My son is almost 11 and has bipolar disorder, anxiety disorder and a bunch of learning disabilities. He was diagnosed with ADHD:I in January of 2011. We have not medicated for it at all because he is on meds for bipolar and anxiety already. It was a hard road to get him stable and for the most part he is doing great. Unfortunately what is left over are the ADHD symptoms and he is really struggling in school. He literally just cannot focus. His psychologist, psychiatrist, and teacher all think we should try meds for the ADHD but I am just sick at the thought at adding more meds. At the same time I want him to have the best possible chance at life. The psychiatrist gave me some literature to read but admitted he was 100% sure on which ones are safe with bipolar so I am trying to do some research on my own. Does anyone know which meds work for ADHD (inattention type) that are not in the stimulant category? I'm not decided on what to do yet, and the psychiatrist said it is my decision, so we'll have to see. Any help appreciated.
Non-stimulant ADHD meds?
My PDD-NOS son is on a few daily medications for allergies/asthma and so we went into ADHD medications for him with some concern about putting too many pharmaceuticals into him. However, we see the SIGNIFICANT difference it has made for my oldest son - truly night and day for his ability to focus, hold a conversation and participate appropriately in school. It really helped balance out his brain chemistry. So when school was starting to get to be a challenge beyond just behavior modifications and positive redirection, plus we had some safety issues, we decided to try medication. My oldest son is managed by a pediatrician, but we sought out a child psychiatrist for my PDD-NOS son, since we wanted to be sure to manage the drug interactions appropriately.
We have tried eight different medications over the past six months and are only getting about 50% improvement with the one we are currently using. Stimulants for him were a disaster. Some of the nonstimulants created too much somnolence/sedation, or aggression on the higher doses.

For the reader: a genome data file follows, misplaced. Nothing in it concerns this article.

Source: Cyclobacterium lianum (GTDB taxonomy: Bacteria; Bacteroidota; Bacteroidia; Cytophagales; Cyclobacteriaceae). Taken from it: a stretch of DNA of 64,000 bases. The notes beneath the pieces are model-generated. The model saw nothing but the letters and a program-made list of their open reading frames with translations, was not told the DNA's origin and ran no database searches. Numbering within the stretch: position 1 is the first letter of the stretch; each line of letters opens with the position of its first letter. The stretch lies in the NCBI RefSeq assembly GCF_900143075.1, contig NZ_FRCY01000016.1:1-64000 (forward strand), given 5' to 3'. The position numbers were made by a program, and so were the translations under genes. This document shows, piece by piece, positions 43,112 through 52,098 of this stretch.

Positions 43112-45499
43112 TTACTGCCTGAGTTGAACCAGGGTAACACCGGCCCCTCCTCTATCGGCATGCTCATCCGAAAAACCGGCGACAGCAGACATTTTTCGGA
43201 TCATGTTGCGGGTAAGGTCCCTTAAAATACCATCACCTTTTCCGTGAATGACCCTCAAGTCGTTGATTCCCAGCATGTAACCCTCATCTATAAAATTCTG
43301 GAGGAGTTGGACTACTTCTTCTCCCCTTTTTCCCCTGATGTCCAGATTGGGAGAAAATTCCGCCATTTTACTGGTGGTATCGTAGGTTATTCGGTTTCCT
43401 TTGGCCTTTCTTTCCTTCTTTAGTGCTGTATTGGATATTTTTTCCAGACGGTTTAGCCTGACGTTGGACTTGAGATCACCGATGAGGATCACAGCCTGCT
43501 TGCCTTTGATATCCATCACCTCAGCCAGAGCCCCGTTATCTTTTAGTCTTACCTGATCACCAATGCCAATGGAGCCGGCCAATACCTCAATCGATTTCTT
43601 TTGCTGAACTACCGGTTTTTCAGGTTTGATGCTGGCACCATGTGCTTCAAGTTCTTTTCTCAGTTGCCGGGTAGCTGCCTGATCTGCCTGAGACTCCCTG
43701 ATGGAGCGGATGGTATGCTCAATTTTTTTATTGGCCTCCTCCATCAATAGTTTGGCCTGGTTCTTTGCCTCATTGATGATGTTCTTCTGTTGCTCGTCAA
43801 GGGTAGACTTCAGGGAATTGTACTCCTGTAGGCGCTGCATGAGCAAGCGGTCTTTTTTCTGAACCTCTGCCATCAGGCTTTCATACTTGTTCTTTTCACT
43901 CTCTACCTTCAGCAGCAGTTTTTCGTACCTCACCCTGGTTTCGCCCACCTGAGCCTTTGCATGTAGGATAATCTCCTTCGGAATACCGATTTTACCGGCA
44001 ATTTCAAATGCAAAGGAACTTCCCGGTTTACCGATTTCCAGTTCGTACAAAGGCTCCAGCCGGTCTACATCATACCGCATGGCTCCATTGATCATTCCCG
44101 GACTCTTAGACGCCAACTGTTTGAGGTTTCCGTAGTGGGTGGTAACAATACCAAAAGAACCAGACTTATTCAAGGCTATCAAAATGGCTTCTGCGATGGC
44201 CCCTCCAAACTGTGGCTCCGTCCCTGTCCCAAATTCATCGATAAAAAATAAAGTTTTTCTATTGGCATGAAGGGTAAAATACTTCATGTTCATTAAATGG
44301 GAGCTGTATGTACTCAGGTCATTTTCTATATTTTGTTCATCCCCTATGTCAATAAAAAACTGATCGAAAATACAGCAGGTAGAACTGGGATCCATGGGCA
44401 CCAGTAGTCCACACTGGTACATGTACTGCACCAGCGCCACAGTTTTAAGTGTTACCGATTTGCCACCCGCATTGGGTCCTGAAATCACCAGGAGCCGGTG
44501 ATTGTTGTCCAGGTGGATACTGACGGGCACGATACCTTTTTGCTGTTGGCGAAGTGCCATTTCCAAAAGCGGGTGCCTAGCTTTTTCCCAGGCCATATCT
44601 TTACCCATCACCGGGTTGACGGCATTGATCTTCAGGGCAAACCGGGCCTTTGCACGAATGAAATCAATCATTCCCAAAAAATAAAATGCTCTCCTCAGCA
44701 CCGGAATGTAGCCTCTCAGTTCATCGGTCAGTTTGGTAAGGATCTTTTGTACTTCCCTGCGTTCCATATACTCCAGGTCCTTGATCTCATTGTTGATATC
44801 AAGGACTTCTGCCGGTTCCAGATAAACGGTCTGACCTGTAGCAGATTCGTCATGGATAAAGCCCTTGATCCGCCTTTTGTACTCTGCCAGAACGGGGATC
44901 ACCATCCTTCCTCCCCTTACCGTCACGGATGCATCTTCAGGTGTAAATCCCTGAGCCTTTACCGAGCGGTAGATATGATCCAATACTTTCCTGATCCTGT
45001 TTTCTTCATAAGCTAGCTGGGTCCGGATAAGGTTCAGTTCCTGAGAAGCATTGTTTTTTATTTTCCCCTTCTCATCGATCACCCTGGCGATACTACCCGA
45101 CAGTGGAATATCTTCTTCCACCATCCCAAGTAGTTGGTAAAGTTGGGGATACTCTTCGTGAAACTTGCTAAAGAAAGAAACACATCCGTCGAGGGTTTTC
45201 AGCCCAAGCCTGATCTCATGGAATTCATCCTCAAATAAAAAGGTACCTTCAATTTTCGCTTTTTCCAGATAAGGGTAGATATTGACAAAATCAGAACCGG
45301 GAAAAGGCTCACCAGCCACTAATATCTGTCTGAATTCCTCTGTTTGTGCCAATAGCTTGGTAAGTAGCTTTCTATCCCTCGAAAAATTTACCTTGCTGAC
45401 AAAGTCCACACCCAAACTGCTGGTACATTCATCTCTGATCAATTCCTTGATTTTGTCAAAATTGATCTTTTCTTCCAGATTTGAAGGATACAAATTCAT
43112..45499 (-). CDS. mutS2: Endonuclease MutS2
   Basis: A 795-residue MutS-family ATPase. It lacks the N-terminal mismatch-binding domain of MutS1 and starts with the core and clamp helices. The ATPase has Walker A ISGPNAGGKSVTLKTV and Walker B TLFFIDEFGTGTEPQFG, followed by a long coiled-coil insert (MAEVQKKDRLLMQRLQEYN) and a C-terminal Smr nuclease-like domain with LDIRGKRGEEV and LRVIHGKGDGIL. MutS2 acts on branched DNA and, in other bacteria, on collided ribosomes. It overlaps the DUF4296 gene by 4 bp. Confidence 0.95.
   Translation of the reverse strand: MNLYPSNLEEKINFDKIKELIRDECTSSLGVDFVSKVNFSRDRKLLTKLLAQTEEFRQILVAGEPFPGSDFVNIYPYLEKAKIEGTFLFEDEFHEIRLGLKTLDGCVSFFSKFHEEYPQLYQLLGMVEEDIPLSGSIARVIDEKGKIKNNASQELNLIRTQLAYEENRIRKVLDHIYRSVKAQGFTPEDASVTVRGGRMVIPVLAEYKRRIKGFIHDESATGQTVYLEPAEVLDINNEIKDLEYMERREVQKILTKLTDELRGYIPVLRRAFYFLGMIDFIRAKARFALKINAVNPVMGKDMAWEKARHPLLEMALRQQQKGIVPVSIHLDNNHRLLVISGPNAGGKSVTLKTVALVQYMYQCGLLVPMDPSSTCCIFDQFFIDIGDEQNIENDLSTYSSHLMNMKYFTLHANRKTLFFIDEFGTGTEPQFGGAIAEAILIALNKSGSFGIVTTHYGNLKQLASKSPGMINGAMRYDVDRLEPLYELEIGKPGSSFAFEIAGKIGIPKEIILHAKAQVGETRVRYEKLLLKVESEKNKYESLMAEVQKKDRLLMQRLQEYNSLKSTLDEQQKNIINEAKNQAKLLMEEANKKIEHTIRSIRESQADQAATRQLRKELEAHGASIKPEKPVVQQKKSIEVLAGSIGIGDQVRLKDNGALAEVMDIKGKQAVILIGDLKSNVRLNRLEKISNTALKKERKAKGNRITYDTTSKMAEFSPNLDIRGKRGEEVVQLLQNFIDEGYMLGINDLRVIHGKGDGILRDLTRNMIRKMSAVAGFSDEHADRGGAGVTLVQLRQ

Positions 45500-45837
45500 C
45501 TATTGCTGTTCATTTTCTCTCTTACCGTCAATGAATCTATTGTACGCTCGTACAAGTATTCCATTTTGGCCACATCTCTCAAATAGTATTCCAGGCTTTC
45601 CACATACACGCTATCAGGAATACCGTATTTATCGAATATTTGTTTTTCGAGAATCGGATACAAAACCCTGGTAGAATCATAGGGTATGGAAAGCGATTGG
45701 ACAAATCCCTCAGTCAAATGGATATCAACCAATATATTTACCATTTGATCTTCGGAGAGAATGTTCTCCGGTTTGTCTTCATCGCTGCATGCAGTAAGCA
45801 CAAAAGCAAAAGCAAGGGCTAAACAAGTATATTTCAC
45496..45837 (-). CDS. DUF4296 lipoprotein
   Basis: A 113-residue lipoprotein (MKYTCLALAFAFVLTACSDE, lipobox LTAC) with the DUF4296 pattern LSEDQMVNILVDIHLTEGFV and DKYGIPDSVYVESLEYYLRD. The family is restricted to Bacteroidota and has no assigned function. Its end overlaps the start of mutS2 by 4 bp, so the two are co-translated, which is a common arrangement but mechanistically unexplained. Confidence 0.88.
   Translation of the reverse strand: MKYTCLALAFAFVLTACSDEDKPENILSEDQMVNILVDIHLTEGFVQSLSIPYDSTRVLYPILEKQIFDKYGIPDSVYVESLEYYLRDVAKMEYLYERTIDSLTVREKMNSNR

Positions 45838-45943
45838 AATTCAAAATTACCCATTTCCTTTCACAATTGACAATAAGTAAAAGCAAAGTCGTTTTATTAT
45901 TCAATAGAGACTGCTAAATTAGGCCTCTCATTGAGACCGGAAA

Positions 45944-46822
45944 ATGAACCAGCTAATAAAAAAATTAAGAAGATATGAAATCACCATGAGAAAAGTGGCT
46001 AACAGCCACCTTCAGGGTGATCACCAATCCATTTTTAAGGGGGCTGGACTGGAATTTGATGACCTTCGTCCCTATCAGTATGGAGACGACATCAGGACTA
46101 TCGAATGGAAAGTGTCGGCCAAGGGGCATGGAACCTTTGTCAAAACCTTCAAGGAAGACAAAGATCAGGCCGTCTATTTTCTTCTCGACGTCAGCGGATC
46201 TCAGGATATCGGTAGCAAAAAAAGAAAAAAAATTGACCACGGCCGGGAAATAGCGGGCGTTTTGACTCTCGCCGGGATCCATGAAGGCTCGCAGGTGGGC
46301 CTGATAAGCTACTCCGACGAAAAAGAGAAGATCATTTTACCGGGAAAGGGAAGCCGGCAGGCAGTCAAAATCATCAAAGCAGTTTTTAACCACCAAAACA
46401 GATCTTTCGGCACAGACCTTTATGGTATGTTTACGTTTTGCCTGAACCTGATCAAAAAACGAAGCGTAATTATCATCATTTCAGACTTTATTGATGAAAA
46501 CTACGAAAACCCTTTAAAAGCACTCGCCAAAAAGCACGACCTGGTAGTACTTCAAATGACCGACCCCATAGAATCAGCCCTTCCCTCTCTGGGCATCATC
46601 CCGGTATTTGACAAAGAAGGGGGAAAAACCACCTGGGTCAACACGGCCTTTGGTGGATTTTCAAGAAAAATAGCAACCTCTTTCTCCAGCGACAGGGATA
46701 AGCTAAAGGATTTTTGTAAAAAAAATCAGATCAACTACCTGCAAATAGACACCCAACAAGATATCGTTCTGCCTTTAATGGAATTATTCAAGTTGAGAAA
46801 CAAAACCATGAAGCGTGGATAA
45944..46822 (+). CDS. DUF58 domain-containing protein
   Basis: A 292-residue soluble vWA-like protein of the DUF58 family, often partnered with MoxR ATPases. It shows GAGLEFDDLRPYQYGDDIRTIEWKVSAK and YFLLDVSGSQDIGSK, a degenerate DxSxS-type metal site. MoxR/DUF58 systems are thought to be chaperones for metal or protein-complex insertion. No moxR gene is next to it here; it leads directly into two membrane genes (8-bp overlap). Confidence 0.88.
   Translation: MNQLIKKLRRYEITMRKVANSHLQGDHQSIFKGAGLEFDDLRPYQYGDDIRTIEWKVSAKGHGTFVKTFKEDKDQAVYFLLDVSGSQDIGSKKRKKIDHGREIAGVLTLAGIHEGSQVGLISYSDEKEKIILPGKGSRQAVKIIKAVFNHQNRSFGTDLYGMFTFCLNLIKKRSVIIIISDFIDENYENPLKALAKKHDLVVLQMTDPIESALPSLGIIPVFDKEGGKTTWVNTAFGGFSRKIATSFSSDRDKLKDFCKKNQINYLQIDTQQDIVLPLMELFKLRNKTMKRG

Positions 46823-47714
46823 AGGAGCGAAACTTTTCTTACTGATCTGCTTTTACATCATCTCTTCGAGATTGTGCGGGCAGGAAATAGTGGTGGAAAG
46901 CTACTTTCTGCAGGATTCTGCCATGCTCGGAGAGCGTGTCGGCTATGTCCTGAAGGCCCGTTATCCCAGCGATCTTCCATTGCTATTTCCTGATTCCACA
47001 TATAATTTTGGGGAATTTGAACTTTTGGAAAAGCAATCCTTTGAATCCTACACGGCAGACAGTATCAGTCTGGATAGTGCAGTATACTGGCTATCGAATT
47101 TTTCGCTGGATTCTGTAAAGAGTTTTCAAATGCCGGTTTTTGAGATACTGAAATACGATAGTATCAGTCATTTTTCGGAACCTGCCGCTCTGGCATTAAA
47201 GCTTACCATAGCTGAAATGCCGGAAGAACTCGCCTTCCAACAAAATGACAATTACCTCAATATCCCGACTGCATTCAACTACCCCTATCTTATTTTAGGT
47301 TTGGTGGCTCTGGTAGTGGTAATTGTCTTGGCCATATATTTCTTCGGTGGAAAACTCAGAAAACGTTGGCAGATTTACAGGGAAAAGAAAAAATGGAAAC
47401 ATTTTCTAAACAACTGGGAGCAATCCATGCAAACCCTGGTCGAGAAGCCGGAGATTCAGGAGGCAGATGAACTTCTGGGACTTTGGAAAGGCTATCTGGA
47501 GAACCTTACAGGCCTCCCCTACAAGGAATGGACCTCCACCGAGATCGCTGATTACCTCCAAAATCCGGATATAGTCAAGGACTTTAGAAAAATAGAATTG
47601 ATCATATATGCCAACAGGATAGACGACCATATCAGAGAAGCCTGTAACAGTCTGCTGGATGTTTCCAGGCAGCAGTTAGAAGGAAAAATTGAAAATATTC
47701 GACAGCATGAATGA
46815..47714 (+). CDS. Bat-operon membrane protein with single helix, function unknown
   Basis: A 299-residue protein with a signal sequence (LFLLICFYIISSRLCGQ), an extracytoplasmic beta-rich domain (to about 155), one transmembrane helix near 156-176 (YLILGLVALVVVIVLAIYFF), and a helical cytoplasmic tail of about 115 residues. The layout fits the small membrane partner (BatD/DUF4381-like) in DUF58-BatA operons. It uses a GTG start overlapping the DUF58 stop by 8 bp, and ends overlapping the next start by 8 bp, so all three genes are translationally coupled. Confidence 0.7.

The nonstimulants like Intuniv, Strattera, and Kapvay work differently on ADHD than the stimulants do. Sometimes they are used in partnership with the stimulants. They may help with the activity/impulsivity but not help with focus issues. The extended release versions work differently and some kids dont' metabolize them the same way.
Be prepared to experiment and log observations like crazy. You may get lucky and land on something that works the first or second try (like with my first son) but it's been a long six months with my second son. We changed psychiatrists after 3 months, because the first one didn't talk to me about what he wanted to change, why, and what the risks were. He just prescribed meds like he was working off a to-do list (if X doesn't work, then prescribe Y, then Z) with no dialogue about what might be different about my kid. The new psychiatrist was also able to talk about why he won't try certain medications - where he feels the risk/reward is too great.
We really didn't want to medicate unnecessarily, and our goal is not to "drug him into compliance". But he's definitely a happier kid when he's able to participate and not constantly getting corrected. Not to mention, not doing stupid/scary stuff like bolting in the parking lot of the grocery store to chase a balloon, or running across the street to chase a squirrel. If my kid needed glasses, I wouldn't say he just had to try harder to see. I'd get him glasses.
The improvements the medication provide are adding enough value that we can now pursue additional social skills therapy. Before, it would have been a waste of time, he wouldn't have been able to absorb enough from the sessions.
There isn't a lot out there on the treatment of Bipolar and ADHD combined; as far as medication is concerned, all I can find is that it is that a person with bipolar should not take stimulants; I have not found any warnings against taking specific non-stimulant ADHD meds with bipolar.
I did find a recommendation to look for a psychiatrist who has experience working with children with bipolar disorder, and one who is a psychopharmacologist if possible (though any physician who treats patients with psychotropic medication is a psychopharmacologist in the general sense, in a more specific sense it is a physician with training in advanced psychopharmacology).
I also found a discussion on medicating ADHD with Bipolar; the link is at the end of the quote below.
A great site is www.drugdigest.com. It not only will give you invaluable information about meds, side effects, and what to watch for, it has a function that lets you list all of your meds (including over-the-counter products like aspirin or claritin and even herbals) and it will check to see how they interact. http://www.everydayhealth.com/forums/emotional-health/topic/bipolar-and-adhd-meds-do-they-mix
Edited by Emmeline II - 11/18/11 at 11:10am
It's used sometimes for bipolar depression:
It can be used for ADHD as well.